China’s Hong Kong problem



Over recent weeks, Hong Kong has been repeatedly rocked by mass demonstrations protesting the actions of its governing authorities. Public protests — somewhere — are a fixture of the international news. What makes these demonstrations noteworthy and very important are their scale and their location. Credible observers estimated the crowds at one point at nearly 2 million — over a quarter of the entire population of Hong Kong. These are not the first expressions of mass dissent in Hong Kong, but in several respects the city seems an unlikely venue.

When over a century of British colonial rule ended in 1997 and Hong Kong reverted to Chinese control, public opinion polls indicated widespread support for the change. The restoration of Beijing’s authority coincided with a period of rapid growth in China’s wealth and power. The last 22 years have been good to China and have produced growing pride and nationalist feeling among its citizenry. In 1997, Hong Kong was the wealthiest city in China. That is no longer the case because of the spectacular growth in Shanghai, Beijing and Guangdong. Nevertheless, Hong Kong has done very well as its ultramodern skyline attests.

Moreover, residents of Hong Kong enjoy rights of free expression not available elsewhere in China. This is the product of the unique “one country, two systems” formula — to last for 50 years — agreed between China and Britain.  So what is the problem?

The problem is that Hong Kong’s relative autonomy and the personal freedoms that go with it are deeply prized by the people who live there — and they are deathly afraid of losing them. As China has become rich and powerful, it has also become increasingly authoritarian. The implicit (even explicit) contract that the government has with its citizens is “keep quiet; don’t question Communist Party rule and in return you will have economic benefits and the pride of being part of a great power.” And it seems to be working. Occasional expressions of public dissent are ruthlessly suppressed, but Chinese in aggregate live better today than they ever have. For the great majority that seems to be enough.

However, it is not enough for the people of Hong Kong who have tasted the forbidden fruit of free speech and even a bit of political democracy. The Hong Kong Legislative Council is elected, but the slate of eligible candidates is tightly vetted by Beijing and the more powerful chief executive is appointed by Beijing. There is a garrison of Chinese troops in Hong Kong. They remain on base and are largely invisible, but everyone knows they are there. The Hong Kong police, originally trained by the British, are professional and show a modicum of respect for the rights of citizens. Meanwhile, large numbers of tourists from China enter Hong Kong on shopping sprees — and their behavior routinely reminds the people of Hong Kong how different they actually are. Recent public opinion polls show a growing proportion of Hong Kong residents (particularly young people) identify themselves as “Hong Kongers,” not Chinese.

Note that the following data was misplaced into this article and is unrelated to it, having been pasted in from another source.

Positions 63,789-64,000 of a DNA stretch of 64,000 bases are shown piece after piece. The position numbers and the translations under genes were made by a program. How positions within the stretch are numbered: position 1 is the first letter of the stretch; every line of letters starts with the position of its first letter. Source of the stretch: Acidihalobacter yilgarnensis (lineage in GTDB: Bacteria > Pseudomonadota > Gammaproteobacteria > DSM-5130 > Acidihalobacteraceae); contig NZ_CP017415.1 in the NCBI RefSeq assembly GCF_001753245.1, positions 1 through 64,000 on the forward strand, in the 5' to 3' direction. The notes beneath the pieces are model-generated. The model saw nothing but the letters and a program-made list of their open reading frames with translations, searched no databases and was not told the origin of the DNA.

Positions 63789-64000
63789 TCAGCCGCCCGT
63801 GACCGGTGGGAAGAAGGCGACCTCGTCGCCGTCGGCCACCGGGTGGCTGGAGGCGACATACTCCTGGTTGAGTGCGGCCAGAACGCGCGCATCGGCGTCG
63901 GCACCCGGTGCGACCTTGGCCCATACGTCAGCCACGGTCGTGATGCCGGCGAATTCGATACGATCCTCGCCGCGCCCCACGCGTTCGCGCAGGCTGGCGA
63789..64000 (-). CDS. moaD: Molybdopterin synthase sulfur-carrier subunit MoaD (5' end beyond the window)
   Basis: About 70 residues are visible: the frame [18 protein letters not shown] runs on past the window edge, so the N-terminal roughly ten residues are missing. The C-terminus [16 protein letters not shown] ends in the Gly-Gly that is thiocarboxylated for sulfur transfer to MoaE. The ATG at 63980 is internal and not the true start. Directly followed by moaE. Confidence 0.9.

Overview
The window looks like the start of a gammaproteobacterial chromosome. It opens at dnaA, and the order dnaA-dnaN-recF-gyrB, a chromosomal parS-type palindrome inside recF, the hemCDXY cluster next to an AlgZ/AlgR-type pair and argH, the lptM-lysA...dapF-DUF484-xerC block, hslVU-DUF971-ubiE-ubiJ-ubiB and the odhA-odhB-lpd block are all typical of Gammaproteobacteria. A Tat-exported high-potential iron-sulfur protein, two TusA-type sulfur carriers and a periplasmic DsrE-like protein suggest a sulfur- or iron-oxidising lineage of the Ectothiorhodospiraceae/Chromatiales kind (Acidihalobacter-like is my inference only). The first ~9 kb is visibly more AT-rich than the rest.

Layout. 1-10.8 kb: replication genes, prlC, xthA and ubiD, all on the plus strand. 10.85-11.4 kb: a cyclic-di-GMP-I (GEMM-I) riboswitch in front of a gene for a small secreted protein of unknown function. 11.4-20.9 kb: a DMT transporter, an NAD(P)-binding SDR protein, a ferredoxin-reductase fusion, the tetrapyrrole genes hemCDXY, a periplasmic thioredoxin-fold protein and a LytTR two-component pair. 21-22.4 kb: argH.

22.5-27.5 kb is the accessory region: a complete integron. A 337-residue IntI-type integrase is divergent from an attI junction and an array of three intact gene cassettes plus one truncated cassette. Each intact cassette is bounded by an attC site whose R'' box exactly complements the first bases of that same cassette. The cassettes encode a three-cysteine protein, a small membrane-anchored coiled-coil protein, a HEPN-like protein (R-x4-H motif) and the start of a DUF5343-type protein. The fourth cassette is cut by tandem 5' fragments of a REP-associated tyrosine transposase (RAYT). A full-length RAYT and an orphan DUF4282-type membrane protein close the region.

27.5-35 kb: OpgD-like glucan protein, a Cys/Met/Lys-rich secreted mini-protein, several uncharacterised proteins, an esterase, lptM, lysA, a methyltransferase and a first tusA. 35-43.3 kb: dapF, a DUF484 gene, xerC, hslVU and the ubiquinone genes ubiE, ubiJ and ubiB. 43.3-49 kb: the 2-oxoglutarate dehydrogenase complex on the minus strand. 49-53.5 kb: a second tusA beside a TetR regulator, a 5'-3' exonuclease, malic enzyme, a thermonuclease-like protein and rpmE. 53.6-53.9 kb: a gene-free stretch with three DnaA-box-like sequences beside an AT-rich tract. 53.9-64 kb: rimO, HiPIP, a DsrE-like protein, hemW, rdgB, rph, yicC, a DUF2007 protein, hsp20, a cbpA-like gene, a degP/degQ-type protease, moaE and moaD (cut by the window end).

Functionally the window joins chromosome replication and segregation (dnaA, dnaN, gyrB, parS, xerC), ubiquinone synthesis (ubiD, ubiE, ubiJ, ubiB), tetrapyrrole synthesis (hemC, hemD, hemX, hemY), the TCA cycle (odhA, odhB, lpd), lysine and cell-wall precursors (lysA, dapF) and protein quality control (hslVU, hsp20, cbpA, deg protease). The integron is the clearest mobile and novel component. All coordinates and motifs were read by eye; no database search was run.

The dark question hanging over Hong Kong is whether, and to what extent and for how long, China will continue to respect its “two systems” pledge. From Beijing’s perspective, Hong Kong is, in political terms, a dangerous place. Subjects such as the Tiananmen massacre of 1989 are ruthlessly expunged from China’s media and school curricula, but in Hong Kong, there are large public commemorations. As China, under Xi Jinping, has become increasingly totalitarian, the contrast with Hong Kong becomes increasingly glaring. Not surprisingly, Beijing has taken several steps to strengthen its influence, while asserting it has “comprehensive authority” over Hong Kong. Last month, the Hong Kong authorities (at Beijing’s behest) proposed a new asylum law that would allow the return to China of criminals who had fled to Hong Kong. However, residents of Hong Kong saw a hidden agenda. Such a law could be used to arrest anyone in Hong Kong on any pretext and ship them off to China. There they would face imprisonment or worse, not because they were criminal, but because their political views were unwelcome. Suddenly, everyone in Hong Kong would be personally vulnerable to the Chinese “justice” system. It was fear that brought the population into the streets.

The history of China goes back four, even five, millennia. In that vast, often illustrious historical record, governance is invariably autocratic via a long succession of emperors. Chinese society is infused with Confucian values — hierarchical and socially autocratic. There is nothing to suggest the Chinese ever gave serious thought to democratic governance. One could reasonably conclude that democracy — an alien Western idea — has little or no intrinsic appeal to the Chinese and therefore poses no serious challenge to Communist rule. But that would be a serious mistake.

Taiwan is a Chinese country that was ruled in traditional autocratic style after an independent regime was established following World War II and China’s civil war. However, in the 1980s Taiwan’s dictator, Chiang Ching-kuo, initiated democratic reforms. For over 30 years, Taiwan has been a thriving multiparty democracy. The Sinicized cultures of Japan (following World War II) and South Korea (another dictator turned democrat) have similarly, and successfully, embraced democracy.

For Beijing, the danger is clear. Xi has made it abundantly clear that the survival of the current regime under Communist Party control is his single overriding objective. Developments in Hong Kong are not just a concern; they are a potential, mortal, threat.

Marvin Ott

Marvin Ott

Columnist at The Ellsworth American
Marvin Ott is a professor at Johns Hopkins University and a Public Policy Scholar at the Woodrow Wilson Center of the Smithsonian Institution. He is a summer resident of Cranberry Isles.
Marvin Ott

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